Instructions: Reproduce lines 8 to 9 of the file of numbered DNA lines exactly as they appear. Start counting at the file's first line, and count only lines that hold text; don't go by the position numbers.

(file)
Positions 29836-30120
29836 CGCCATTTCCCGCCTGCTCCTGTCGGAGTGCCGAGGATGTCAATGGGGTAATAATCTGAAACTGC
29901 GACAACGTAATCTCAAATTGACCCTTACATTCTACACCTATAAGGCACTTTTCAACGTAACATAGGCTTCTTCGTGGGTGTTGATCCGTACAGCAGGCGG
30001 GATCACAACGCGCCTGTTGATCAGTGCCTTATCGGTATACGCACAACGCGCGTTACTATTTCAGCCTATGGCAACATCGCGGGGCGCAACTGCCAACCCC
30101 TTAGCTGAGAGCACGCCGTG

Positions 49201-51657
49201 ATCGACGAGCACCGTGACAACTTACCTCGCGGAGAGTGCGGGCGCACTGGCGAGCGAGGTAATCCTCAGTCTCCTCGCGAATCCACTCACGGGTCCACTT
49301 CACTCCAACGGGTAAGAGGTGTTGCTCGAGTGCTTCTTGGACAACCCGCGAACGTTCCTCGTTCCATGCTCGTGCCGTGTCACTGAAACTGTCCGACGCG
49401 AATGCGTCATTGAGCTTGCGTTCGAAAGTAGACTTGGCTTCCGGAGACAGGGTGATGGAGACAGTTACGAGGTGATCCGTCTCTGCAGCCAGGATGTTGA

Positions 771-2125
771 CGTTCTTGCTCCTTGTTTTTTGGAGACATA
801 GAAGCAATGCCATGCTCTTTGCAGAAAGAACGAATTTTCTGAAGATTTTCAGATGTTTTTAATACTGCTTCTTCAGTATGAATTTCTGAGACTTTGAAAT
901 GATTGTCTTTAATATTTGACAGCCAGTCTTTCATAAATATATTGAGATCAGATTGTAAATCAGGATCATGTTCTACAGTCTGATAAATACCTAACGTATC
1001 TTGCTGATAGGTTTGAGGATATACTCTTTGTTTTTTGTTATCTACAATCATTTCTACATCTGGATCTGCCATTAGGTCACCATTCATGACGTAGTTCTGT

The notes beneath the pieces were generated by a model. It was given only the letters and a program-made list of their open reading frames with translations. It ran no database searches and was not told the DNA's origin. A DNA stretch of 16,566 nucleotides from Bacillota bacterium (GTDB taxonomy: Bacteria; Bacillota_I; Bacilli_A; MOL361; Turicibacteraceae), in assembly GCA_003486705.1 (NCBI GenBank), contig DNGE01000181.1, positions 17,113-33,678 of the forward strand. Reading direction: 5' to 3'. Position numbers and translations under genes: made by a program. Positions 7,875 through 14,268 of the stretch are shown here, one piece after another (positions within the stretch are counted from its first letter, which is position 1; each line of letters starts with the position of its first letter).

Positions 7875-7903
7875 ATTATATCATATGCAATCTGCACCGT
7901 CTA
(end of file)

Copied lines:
49301 CACTCCAACGGGTAAGAGGTGTTGCTCGAGTGCTTCTTGGACAACCCGCGAACGTTCCTCGTTCCATGCTCGTGCCGTGTCACTGAAACTGTCCGACGCG
49401 AATGCGTCATTGAGCTTGCGTTCGAAAGTAGACTTGGCTTCCGGAGACAGGGTGATGGAGACAGTTACGAGGTGATCCGTCTCTGCAGCCAGGATGTTGA